January 5, 2011
Doctor Jon Ciambotti, a radiologist at Martha Jefferson Hospital, says there are two types of body scanners used in airports across the country. One uses radio frequency pulses and another uses radiation.
"The radiation comes and bounces off your skin. It is measured and produces a 3-D picture of you," explained Dr. Ciambotti.
The Transpiration Security Administration, TSA, said that only a small amount of radiation is released when someone is inside of the scanner.
"According to the TSA, it's a very low amount of radiation, barely measurable," said Ciambotti. "It's much less from a dental scan, it's much less from a chest x-ray, and its much less from a mammogram," he added.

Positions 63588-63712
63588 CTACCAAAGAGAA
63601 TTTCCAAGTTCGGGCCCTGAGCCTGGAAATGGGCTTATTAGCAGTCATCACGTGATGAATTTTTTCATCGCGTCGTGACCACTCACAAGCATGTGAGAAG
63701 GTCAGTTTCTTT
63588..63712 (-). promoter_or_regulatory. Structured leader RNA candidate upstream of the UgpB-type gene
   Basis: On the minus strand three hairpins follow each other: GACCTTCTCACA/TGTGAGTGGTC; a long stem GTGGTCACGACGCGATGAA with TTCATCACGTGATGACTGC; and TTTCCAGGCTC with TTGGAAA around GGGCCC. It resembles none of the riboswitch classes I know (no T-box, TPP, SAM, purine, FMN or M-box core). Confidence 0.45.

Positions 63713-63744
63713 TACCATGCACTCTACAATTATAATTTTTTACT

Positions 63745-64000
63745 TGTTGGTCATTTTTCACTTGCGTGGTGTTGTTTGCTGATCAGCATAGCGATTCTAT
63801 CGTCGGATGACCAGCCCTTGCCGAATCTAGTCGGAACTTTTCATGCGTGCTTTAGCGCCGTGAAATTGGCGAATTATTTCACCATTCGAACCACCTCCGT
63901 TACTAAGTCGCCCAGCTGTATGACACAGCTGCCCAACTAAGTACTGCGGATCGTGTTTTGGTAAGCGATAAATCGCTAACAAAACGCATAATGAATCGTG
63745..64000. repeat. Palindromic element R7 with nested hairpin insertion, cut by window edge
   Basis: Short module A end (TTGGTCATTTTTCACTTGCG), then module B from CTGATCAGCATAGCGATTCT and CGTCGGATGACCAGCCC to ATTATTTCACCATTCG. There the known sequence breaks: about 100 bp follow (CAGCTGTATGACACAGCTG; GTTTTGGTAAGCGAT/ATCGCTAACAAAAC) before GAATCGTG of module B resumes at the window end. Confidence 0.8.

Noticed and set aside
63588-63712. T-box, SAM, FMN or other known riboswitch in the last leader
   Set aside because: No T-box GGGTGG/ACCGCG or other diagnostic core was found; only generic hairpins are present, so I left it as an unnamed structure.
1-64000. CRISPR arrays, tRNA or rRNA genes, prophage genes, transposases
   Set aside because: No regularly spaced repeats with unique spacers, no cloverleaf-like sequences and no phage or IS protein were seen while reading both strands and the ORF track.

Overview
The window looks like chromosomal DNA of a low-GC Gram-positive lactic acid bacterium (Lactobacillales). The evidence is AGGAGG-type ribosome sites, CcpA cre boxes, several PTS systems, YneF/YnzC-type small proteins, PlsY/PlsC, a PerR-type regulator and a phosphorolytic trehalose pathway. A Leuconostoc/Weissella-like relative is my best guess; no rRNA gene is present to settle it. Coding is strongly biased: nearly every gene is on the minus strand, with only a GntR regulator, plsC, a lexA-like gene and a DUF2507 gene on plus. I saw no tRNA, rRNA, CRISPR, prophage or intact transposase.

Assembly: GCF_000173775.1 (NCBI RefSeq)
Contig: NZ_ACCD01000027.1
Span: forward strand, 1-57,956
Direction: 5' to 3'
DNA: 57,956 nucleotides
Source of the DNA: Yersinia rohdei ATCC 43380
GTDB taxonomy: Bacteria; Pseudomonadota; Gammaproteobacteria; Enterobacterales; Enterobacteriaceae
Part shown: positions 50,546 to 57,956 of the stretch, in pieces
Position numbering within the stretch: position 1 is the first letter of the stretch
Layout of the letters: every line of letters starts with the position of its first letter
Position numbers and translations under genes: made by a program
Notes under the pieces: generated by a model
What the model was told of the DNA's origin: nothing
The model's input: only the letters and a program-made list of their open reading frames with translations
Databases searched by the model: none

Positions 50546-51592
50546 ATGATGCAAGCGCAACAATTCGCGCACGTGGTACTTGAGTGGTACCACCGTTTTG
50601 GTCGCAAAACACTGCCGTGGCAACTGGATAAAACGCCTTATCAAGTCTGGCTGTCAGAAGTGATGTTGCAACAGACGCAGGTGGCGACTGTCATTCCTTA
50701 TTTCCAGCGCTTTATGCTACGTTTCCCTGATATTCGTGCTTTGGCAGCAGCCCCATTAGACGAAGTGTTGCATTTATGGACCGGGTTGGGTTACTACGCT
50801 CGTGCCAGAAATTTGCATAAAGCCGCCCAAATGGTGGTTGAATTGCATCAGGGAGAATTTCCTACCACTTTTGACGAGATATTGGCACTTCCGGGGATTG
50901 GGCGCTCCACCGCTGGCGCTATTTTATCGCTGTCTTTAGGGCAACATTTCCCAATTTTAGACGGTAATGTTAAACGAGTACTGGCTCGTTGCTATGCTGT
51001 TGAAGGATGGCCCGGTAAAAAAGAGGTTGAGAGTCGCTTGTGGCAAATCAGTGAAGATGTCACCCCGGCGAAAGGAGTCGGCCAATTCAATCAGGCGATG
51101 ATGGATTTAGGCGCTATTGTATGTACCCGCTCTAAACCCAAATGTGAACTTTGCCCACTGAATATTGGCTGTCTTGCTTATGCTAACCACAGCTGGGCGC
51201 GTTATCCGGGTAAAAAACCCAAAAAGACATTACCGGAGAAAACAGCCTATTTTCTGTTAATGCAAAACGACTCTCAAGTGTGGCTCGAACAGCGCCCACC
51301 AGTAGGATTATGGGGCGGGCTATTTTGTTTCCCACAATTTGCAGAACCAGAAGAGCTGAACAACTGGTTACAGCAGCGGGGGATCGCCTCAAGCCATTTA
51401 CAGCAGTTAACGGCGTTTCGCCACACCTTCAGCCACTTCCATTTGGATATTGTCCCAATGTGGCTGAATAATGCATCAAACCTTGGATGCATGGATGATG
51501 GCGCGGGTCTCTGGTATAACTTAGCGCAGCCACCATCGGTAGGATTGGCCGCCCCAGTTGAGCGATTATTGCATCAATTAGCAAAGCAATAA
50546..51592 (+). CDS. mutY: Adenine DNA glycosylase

There are no studies or actual data to examine yet, but Ciambotti says the average flyer should not be too concerned with long term effects of radiation from body scanners.
"It's unknown if these very low levels of radiation whether there is any harm or not.," said Ciambotti.
Frequent flyers are still getting more than a small does of radiation. For passengers that are worried they are exposed to too much radiation, Ciambotti suggests other options such as pat downs or non-radiation body scanners.